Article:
• Album of the Year (Hemingway’s Whiskey)
  • Male Vocalist of the Year
  • Song of the Year (“You and Tequila”)
  • Musical Event (“You and Tequila” featuring Grace Potter)

After having a somewhat quiet year in 2010, Kenny Chesney returned with a bang in 2011. Chesney charted 3 straight number one singles (“The Boys of Fall,” “Somewhere with You,” “Live a Little”) and released a gold selling album in Hemingway’s Whiskey. After a year away from the road he is back to selling out arenas, pavilions, and stadiums on his Going Coastal tour. This year could see his return back into the Entertainer race as well as te Male Vocalist and Album categories.

Taylor Swift

  • Entertainer of the Year
  • Album of the Year (Speak Now)
  • Female Vocalist of the Year
  • Song of the Year (“Back to December”)
  • Video of the Year (“Back to December”)

After claiming four trophies during the 2009 CMAs, she went home empty handed last year as she lost to Miranda Lambert for Female Vocalist. This year she could reclaim that crown thanks to her 3-time platinum album Speak Now, which sold over one million copies in its first week of release. The album has spawned three top 5 singles (“Mine,” “Back to December,” “Mean”) and has become country’s best selling album (within the eligibility period). Taylor could be the night’s leading female nominee as I think she’ll score at least three nominations.

Brad Paisley

  • Entertainer of the Year
  • Album of the Year (This is Country Music)
  • Male Vocalist of the Year
  • Musical Event (“Old Alabama” featuring Alabama or “Remind Me” featuring Carrie Underwood)

After claming his first Entertainer of the Year award during last year’s ceremony, Brad Paisley could find himself in the running once again this year. His tours have continued to draw millions of fans and he continues to deliver top notch performances. This year he released This is Country Music which is nearing the 500,000 mark after only a little over a month. He’s charted three number one singles with “Water,” “Anything Like Me,” and “Old Alabama” as well as a number two hit with “This Is Country Music.” This has been another consistent year for Paisley which, I think, the CMA will recognize with multiple nominations.

Sara Evans

  • Female Vocalist of the Year
  • Single of the Year (“A Little Bit Stronger”)
  • Song of the Year (“A Little Bit Stronger”)
  • Video of the Year (“A Little Bit Stronger”)

After a few years away from the business to reorganize her personal life, Sara Evans came back “stronger” than ever. Her comeback hit, “A Little Bit Stronger,” became the first song by a female artist to reach number one in 2011 and it spent two weeks atop the chart. Her album, Stronger, has sold over 200,000 copies since its release in March. This year she could make her return to the CMA nominations list since 2006.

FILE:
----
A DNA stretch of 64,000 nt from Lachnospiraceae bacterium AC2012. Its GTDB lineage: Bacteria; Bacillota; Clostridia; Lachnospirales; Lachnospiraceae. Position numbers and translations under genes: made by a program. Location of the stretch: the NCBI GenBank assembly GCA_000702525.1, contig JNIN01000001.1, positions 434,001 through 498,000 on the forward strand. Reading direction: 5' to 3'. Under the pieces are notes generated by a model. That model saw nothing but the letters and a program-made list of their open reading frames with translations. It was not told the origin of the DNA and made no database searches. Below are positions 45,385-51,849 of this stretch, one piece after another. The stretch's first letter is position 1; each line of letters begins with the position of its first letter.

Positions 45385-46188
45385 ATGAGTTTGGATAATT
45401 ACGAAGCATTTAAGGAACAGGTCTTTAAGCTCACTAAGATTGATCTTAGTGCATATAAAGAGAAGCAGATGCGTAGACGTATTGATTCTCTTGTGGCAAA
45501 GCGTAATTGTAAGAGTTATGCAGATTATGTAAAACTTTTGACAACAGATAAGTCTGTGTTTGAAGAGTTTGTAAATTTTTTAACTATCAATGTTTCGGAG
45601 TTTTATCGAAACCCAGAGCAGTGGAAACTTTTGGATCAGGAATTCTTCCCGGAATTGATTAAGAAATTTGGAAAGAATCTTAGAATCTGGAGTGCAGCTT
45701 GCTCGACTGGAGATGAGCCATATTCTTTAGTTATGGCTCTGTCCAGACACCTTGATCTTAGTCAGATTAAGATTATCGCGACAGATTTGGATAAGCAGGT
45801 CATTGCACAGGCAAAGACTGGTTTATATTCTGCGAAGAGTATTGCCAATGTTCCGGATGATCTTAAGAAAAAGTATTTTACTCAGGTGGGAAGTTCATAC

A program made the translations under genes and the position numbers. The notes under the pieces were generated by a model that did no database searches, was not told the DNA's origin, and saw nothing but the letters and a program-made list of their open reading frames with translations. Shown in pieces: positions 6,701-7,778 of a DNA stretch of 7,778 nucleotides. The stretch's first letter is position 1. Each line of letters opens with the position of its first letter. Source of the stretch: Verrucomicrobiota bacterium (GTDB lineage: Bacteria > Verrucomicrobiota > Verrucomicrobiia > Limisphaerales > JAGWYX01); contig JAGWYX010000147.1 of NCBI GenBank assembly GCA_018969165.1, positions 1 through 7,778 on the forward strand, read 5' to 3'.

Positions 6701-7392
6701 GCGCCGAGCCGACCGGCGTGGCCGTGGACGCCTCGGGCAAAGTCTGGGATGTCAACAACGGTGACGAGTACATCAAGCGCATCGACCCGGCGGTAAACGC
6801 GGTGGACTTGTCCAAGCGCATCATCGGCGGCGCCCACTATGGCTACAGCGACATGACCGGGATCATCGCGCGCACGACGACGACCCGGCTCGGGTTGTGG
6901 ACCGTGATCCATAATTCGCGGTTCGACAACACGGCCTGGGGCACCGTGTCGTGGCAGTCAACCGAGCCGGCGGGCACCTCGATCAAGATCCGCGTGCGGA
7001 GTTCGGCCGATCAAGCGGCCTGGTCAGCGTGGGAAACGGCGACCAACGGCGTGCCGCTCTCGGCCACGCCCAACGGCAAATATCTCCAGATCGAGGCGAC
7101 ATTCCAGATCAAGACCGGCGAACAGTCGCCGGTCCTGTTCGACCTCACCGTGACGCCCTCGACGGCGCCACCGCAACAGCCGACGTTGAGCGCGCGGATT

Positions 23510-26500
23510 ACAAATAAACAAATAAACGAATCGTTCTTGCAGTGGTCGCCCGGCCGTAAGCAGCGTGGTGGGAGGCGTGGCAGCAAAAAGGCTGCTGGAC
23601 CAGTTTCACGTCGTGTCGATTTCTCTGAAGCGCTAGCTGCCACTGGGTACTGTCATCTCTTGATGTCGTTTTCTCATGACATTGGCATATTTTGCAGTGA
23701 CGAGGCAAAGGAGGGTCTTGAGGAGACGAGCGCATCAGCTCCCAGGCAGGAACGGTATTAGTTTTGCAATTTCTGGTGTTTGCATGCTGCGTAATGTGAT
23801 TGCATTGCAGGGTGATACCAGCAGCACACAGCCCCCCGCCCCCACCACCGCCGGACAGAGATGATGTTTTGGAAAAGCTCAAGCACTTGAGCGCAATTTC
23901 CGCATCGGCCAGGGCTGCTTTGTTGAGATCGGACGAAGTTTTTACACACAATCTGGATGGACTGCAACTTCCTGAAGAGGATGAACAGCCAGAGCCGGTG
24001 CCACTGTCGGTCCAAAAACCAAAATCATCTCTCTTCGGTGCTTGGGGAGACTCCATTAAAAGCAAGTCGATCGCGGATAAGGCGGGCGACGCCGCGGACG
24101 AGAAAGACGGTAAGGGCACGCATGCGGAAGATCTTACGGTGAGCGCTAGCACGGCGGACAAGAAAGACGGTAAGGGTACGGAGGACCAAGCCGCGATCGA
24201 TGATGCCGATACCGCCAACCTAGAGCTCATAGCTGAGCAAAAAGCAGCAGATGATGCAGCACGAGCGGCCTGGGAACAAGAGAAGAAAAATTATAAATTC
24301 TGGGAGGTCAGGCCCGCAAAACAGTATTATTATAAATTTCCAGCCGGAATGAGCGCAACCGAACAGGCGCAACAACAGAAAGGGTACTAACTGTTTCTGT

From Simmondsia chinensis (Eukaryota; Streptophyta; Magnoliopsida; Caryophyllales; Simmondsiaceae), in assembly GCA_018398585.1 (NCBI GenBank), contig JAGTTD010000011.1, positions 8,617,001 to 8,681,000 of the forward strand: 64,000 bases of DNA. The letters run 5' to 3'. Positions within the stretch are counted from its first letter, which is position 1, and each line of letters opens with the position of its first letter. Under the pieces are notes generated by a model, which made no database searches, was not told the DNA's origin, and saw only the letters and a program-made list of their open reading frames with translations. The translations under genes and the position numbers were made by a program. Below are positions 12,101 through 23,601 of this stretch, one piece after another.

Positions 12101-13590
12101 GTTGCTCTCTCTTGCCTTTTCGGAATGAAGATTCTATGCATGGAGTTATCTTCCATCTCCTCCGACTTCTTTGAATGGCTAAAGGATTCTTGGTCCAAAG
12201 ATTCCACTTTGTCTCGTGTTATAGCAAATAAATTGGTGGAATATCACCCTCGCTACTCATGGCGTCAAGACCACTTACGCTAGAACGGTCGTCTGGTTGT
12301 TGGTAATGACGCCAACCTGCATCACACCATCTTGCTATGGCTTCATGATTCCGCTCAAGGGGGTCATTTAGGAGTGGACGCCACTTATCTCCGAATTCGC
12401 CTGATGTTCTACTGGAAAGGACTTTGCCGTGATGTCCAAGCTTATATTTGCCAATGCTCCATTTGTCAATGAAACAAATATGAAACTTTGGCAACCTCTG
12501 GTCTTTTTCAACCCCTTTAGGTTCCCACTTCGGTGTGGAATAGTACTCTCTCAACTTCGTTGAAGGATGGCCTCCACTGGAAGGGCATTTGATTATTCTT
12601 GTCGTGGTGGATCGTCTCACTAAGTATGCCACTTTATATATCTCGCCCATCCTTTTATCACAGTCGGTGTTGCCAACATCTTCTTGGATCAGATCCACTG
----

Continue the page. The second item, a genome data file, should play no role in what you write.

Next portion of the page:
The Band Perry

  • Vocal Group of the Year
  • New Artist of the Year
  • Single of the Year (“If I Die Young”)
  • Song of the Year (“If I Die Young”)
  • Video of the Year (“If I Die Young”)

When you think about the top new artist in country  music you’d probably automatically think about The Band Perry. The trio has had a huge year thanks to their smash hit, “If I Die Young.” The song became the trio’s first number one single and has been certified double platinum for over two million digital downloads. They are this year’s frontrunner for the New Artist award and could be ZBB’s biggest competition for Vocal Group.

Chris Young

  • Male Vocalist of the Year
  • New Artist of the Year
  • Single of the Year (“Tomorrow” or “Voices”)
  • Song of the Year (“Tomorrow” or “Voices”)
  • Music Video of the Year (“Tomorrow”)

Chris Young is on track to become one of country’s biggest superstars. This year he scored his fourth number one single with “Voices” as well as a top five smash with his fastest rising single, “Tomorrow.” Last year he broke through into the New Artist category and this year he could garner his second nomination as well as a nomination in the exclusive Male Vocalist category.

Obviously there are other artists who could secure nominations (Reba, Miranda, Carrie for Female Vocalist; Thompson Square, Luke Bryan, Easton Corbin for New Artist) but there are the ones who we think could land multiple nominations and who have had some of the biggest years in country music.